SF State News {University Communications}

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Program to turn youth from truants to teachers

July 19, 2010 -- Gov. Schwarzenegger has given the green light to an SF State led program designed to divert local youth from gangs to green jobs and careers in education.

Photo of young woman using sophisticated lab technology.

A goal of the project is to increase the number of women and minorities in the sciences. 

The "SF STEM (Science, Technology, Engineering and Math) Teacher Pathway Project," targets young adults from 17 to 24 who are currently engaging in gang activity, are former gang members or are at risk of gang involvement.

SF State, City College of San Francisco (CCSF) and several San Francisco public agencies and nonprofit organizations will contribute educational, job placement, youth counseling, vocational training and other services to the project. Program leaders aim to offer students a compelling alternative to gangs by providing concrete career paths that can lead to viable careers in teaching or green industries.

Antwi Akom, associate professor of Africana Studies, who specializes in environmental sociology, public health and urban education, is the project's principal investigator and will manage and coordinate the programs.

"The twin goals of this program are to increase the number of science and math teachers and expand the capacity of established after-school programs to include exposure to careers in teaching, clean energy, social work or community service," Akom said. "Our approach will help students acquire the skills they'll need to survive and thrive in a 21st century economy."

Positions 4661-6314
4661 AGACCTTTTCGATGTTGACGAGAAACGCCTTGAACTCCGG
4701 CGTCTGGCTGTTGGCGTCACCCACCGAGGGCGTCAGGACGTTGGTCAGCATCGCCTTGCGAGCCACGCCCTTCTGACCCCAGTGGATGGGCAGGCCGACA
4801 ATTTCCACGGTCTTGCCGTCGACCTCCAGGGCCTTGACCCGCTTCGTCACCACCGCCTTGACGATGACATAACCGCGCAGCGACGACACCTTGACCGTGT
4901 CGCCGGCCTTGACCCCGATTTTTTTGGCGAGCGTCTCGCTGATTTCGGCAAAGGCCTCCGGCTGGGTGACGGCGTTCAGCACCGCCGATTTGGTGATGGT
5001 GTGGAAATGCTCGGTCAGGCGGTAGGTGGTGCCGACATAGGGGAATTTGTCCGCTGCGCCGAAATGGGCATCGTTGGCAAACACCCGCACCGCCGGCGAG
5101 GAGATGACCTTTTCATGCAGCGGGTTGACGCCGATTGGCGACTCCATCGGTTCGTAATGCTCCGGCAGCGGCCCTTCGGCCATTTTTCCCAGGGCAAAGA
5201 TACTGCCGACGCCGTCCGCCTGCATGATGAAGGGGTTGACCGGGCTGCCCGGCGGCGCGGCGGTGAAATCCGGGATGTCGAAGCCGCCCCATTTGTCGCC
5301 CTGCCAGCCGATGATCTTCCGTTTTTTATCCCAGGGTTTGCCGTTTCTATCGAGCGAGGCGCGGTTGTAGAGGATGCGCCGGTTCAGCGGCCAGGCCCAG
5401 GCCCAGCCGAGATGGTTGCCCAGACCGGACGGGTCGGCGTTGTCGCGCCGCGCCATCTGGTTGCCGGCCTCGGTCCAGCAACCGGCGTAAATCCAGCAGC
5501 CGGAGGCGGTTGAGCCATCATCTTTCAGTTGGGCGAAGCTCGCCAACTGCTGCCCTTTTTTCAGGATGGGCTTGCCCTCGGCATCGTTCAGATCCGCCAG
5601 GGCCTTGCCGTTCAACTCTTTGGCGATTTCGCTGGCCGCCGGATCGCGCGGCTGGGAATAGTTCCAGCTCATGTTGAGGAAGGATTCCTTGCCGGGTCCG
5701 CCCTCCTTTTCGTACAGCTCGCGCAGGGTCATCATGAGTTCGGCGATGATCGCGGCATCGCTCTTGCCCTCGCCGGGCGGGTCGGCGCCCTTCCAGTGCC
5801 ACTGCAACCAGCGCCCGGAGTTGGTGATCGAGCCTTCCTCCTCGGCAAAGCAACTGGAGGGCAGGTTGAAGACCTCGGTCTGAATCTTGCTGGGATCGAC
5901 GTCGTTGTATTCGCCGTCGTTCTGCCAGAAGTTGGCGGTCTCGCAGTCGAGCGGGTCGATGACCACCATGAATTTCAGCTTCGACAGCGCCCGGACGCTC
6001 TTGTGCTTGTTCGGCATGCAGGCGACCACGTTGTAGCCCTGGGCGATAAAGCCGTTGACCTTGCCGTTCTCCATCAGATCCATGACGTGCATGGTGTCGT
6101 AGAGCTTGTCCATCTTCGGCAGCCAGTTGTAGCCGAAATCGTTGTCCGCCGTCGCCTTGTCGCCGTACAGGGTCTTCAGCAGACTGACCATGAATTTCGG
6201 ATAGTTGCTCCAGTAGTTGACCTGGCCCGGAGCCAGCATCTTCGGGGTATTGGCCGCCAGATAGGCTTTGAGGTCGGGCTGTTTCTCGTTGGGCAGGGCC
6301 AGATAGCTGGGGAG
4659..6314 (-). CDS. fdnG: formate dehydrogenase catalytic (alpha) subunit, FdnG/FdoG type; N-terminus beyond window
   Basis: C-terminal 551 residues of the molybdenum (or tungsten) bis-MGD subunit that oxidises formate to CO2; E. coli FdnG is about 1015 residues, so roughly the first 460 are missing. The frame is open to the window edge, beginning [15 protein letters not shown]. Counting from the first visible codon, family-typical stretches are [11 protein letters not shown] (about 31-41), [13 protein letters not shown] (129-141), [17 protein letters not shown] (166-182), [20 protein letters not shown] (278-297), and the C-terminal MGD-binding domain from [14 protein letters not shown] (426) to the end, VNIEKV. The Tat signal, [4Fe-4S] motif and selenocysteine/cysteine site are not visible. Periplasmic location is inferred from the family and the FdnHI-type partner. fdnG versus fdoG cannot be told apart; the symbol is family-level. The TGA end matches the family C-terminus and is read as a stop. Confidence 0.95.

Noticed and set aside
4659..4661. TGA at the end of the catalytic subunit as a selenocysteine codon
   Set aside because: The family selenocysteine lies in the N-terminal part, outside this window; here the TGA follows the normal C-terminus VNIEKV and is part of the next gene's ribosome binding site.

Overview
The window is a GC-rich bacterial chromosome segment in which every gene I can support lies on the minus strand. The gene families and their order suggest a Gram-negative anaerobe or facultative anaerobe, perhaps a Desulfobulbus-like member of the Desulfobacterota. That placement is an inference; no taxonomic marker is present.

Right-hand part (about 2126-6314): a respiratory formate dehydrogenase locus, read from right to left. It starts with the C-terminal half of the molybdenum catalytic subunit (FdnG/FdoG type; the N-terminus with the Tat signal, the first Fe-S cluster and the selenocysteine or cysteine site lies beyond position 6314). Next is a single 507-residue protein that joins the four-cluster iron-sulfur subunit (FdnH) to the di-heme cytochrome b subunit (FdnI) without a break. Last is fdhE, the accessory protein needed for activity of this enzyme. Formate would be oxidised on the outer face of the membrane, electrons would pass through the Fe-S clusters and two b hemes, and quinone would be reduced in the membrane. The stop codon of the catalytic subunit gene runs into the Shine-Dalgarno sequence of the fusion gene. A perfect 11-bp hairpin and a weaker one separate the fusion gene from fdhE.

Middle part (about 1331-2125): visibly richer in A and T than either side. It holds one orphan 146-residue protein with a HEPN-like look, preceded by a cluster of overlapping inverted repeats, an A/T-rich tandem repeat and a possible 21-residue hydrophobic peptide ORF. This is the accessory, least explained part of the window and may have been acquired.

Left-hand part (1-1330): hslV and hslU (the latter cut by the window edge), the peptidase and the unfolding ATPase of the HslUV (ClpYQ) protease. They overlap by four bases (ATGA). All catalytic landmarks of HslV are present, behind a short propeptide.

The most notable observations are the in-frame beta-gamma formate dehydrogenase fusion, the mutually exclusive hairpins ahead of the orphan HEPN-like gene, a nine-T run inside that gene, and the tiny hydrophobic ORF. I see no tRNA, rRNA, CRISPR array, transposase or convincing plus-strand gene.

The project also addresses the current shortage of people of color and women in science, technology, engineering and math fields and the growing concern that the U.S. is not producing enough educators and professionals in these fields to meet future demand.

All of the participants will receive college-level coursework in math, science, technology and other fields. In addition they will be placed in after school or part- and full-time employment and training with clean energy, educational and social services organizations. Participants who decide to pursue careers as kindergarten through eighth grade science or math teachers will take an accelerated path to degrees and certification through SF State’s College of Education. Other participants will receive vocational training in green industries or youth education and development.

Sixty-five participants will be selected for the program, which will begin in the 2010-2011 academic year. Recruitment will target San Francisco communities plagued by gang violence including the Bayview Hunters Point, Tenderloin, Mission, Western Addition, Sunnydale/Visitation Valley and Ingleside districts.

The Cesar E. Chavez Institute and Project Rebound are among the SF State programs contributing to the project.  Project partners also include the CCSF’s Gateway to College and programs at the San Francisco Department of Children, Youth and their Families; the California School-Age Consortium; Larkin Street Youth Services; Growing and Learning Opportunities and the San Francisco Office of Economic and Workforce Development.

The SF STEM Teacher Pathway Project received $490,230 from the Governor’s California Gang Reduction, Intervention and Prevention Initiative and additional commitments from the David and Lucille Packard Foundation and the San Francisco Workforce Investment Board.

-- Denize Springer


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